“The dramatic increase in the number of illegal immigrants squatting in American homes is yet another example of how the disastrous situation at our southern border is impacting communities across the country,” U.S. Rep. Dan Meuser, a Pennsylvania Republican, said in introducing federal legislation to make squatting a deportable offense. “This legislation will serve as a deterrent to illegal aliens contemplating violating the homes and properties of American citizens.”

Protecting U.S. borders and developing comprehensive programs for immigration are two important issues with huge implications for our economy. Both have been politicized to the point that public officials on both sides of the aisle are not likely to come up with solutions that will work anytime soon. Conflating squatting with migrants entering our country illegally in search for better lives is not likely to address the stalemate or move the ball toward offering a pathway to citizenship for migrants who want to come to America and for employers who desperately need their skills and labor.

The roots of squatting are imbedded in our economic system and its accompanying ideology that elevates private property rights above all other rights. This type of thinking has led to many problems, including investors purchasing thousands of homes that were once owned by minorities and others who had fallen on hard times due to inequities of the economy, such as the predatory lending practices of banks and other financial institutions. It was an opportunity for corporations like Starwood Capital Group, FirstKey Homes and Amherst Group — all of which claim they have had to contend with squatting on multiple properties — to purchase homes in bulk and then rent them out, often at exorbitant prices.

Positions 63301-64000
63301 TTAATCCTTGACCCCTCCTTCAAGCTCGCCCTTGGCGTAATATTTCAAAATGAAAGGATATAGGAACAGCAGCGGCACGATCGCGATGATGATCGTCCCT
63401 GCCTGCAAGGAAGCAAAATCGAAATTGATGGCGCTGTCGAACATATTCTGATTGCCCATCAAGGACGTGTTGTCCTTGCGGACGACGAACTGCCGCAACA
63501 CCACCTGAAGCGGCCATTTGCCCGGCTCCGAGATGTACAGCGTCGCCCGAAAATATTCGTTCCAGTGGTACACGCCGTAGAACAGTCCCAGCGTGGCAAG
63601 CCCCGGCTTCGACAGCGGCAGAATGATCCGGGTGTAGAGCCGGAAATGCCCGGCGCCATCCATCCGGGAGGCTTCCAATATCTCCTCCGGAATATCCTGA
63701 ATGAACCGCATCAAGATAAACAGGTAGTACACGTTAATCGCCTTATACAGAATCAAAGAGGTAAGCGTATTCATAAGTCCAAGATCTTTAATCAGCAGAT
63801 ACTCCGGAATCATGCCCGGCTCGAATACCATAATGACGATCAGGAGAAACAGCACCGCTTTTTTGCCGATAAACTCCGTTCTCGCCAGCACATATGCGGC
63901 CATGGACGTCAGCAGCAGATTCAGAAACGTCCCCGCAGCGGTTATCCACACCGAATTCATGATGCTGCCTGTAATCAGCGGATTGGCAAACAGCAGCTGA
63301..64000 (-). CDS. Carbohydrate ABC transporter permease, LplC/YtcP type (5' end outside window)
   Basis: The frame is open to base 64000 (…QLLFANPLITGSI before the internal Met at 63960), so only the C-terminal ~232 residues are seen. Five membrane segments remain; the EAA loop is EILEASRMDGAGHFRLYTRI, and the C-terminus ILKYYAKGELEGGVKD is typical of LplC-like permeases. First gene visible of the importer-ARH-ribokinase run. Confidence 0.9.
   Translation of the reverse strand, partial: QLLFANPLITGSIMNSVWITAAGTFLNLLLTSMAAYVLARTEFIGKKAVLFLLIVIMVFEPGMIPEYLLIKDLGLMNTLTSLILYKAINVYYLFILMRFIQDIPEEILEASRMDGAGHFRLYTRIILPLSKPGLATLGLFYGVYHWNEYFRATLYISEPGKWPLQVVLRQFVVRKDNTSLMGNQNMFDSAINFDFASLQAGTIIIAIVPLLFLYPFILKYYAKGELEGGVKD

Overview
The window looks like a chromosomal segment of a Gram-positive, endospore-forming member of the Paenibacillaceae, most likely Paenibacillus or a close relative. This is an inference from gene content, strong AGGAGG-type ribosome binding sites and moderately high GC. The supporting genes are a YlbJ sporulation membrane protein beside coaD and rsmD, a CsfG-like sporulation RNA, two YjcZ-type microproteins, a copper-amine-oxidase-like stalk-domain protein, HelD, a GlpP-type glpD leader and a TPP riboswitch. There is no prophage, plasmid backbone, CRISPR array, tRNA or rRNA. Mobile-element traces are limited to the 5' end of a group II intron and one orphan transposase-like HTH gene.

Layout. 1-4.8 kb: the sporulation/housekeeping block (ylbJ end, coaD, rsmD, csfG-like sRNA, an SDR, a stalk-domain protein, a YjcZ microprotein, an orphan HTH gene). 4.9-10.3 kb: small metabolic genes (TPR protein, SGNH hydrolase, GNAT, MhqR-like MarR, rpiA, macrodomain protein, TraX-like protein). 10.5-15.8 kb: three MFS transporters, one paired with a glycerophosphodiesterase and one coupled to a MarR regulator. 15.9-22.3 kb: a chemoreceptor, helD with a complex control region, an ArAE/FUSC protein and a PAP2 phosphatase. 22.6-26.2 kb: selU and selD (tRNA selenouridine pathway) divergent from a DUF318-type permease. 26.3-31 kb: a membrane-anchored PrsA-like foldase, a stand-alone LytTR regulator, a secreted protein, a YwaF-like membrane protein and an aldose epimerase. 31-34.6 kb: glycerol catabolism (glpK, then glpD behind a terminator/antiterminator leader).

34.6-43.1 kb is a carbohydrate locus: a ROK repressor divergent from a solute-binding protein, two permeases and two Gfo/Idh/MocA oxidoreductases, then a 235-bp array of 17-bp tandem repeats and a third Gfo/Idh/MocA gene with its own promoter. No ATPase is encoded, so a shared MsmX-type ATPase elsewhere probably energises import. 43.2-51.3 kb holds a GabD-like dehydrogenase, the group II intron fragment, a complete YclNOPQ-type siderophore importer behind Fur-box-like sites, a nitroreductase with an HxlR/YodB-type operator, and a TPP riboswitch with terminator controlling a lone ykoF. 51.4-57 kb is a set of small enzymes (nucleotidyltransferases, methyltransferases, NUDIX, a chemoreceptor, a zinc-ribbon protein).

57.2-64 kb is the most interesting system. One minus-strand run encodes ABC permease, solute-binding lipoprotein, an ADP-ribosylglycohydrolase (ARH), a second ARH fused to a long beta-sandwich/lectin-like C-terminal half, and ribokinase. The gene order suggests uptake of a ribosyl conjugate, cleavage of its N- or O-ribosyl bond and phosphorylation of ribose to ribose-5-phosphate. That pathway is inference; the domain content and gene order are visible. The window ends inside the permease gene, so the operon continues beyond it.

Instead of playing to the fears and biases of their bases, if state and local policymakers really want to deal with the crisis of housing, including any isolated issues related to squatting, there are things they could do. They could crack down on landlords who allow their properties to become dilapidated and easy targets for vagrants and squatters. They could explore alternatives to slapping liens for back taxes and water bills on properties owned by individuals who have fallen on hard times. They could strengthen laws against predatory lending practices and redlining that have contributed to the depression of property values and made it easier for Wall Street firms to scoop up homes once owners are in default.

Above all, they could engage the public in a radical, but moral, conversation about private property rights, especially as they touch upon individuals and corporations profiting from others’ misfortunes.

Now is the time to tackle the moral implications of some owning multiple houses while others are underhoused or homeless. Now is the time for all of us to remember that the founding of our nation involved the taking of land that was not ours. And some are still waiting for their promised 40 acres and a mule.

Governing’s opinion columns reflect the views of their authors and not necessarily those of Governing’s editors or management.